By David Loomis
There are exceptions:
“(T)enants with external entrances can open during the Yellow Phase,” the website notes. Harbor Freight, a hardware seller, and H&R Block, the tax-preparation service, have external entrances. But they have been deemed essential businesses from the outset.
Kohl’s department store reopened Friday, May 15, for drive-up service. Customers were admitted inside on May 18.
AROUND BACK on the mall’s south end, a Hallmark shop – JC’s Gifts & Cards — reopened Monday, two months to the day after closing for the pandemic. Owner Julie McAdams had opened her business in September.
On Tuesday, McAdams and two co-workers – daughter Cassie McAdams and her boyfriend David Seevers — basked in midday sunshine at the shop’s exterior mall door, propped open under a Hallmark logo and next to a hand-lettered sign advertising “OPEN”. A couple of customers entered. A few yards away, more than a dozen cars were parked in a tight cluster.
The day before, Julie had counted seven customers in her shop.
“I made money yesterday,” she said. “It’s better than being closed.”
THIRTY YARDS EAST, the next entrance along the mall’s rear exterior wall also was admitting people. They swiped cards to open the locked smoked-glass door. No sign advertised what was inside.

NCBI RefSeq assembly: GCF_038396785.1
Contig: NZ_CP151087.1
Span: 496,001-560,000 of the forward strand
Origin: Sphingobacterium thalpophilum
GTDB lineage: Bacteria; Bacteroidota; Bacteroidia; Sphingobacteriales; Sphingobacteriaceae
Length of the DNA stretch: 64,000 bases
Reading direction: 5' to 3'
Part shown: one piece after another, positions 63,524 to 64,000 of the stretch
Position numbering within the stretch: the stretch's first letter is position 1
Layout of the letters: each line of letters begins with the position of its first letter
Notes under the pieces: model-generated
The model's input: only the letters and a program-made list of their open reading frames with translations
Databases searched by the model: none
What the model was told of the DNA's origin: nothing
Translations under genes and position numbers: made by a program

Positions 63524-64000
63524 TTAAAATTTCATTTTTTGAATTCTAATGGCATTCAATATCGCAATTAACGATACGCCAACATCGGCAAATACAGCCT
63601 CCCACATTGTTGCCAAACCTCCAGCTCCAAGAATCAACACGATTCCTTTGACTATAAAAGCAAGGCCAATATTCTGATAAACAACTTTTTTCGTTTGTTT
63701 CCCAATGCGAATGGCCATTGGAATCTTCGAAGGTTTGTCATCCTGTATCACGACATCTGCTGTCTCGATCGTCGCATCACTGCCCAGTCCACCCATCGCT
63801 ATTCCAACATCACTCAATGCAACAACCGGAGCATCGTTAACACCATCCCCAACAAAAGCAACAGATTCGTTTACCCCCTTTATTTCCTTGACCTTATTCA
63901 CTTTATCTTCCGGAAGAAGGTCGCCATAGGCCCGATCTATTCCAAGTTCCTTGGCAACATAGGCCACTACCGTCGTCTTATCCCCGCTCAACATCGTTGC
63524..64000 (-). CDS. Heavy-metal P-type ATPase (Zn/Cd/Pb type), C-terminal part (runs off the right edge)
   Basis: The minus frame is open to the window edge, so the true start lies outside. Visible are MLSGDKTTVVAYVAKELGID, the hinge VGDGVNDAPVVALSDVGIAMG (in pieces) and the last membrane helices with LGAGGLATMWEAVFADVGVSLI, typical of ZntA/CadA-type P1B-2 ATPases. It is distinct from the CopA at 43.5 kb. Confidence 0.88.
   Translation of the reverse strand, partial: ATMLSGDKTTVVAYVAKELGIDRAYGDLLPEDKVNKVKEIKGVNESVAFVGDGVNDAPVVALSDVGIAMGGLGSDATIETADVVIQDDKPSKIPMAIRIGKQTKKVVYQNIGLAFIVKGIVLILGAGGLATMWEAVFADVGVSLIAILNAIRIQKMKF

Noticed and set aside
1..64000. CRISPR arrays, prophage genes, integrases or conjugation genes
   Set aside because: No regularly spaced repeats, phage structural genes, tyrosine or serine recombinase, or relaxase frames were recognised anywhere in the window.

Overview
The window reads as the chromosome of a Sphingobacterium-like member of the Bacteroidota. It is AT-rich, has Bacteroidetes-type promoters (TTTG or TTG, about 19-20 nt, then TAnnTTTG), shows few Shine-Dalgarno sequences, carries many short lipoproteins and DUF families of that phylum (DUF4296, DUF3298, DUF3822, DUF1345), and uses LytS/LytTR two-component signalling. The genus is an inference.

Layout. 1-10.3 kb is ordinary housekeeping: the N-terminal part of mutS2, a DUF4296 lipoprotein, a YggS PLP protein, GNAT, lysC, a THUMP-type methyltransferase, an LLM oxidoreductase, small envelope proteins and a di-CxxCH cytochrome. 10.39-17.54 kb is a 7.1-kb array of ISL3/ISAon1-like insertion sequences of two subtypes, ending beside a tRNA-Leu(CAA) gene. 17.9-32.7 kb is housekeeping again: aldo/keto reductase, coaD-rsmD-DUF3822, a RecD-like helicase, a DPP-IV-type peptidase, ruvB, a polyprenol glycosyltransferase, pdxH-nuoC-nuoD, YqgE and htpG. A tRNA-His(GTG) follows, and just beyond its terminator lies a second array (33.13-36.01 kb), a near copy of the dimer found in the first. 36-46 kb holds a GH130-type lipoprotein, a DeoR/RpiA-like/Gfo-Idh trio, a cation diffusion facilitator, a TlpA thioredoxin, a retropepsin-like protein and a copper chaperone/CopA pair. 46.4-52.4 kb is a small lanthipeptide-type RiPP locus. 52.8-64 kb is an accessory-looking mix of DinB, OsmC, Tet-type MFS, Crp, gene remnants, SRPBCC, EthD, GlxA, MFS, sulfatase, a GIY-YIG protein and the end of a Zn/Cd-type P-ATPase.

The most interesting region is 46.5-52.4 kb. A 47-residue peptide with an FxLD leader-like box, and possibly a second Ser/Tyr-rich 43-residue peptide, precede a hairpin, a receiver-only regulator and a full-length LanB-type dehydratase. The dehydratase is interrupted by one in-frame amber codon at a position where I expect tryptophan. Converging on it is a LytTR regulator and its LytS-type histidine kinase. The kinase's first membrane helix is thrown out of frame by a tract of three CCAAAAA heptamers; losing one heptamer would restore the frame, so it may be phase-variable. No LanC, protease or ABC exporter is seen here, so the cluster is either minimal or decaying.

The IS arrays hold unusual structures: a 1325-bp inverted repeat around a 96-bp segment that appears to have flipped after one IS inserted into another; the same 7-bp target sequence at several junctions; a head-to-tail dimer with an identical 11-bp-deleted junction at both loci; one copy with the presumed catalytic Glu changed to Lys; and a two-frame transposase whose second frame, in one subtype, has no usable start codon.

Inside is Sobek Fitness. Its website advertises “24/7 access” to its pictured gym.
One man swiped a card to enter the door a few minutes before noon Tuesday. He had a noon “appointment,” he said.
“He’s not supposed to be open,” Julie McAdams said, citing the governor’s latest phased-reopening orders. They specifically cite gyms under “social restrictions.”
Owner Eric Rankin said the gym was not open.
“It’s closed,” Rankin said in a phone interview Tuesday afternoon. The people entering the locked door were “helping out to reopen.”
They were cleaning, disinfecting, doing maintenance and buying new equipment, “for whenever I’m allowed to reopen,” Rankin said.
None of the handful of people who entered around noon wore face coverings or masks.
Rankin asked that his exterior door not be photographed.
“You need to stop,” Rankin advised.
AT THE HALLMARK shop, Julie McAdams said she would not object to her neighbor being open for business against the governor’s orders.
“No,” she said. “We take our chances. If we can make money, why not? Two months is just too much.”
On Tuesday afternoon, Indiana Mall manager Sherry Renosky said she had no comment about her tenant Sobek Fitness.
David Loomis, Ph.D., emeritus professor of journalism at Indiana University of Pennsylvania, is editor of The HawkEye.
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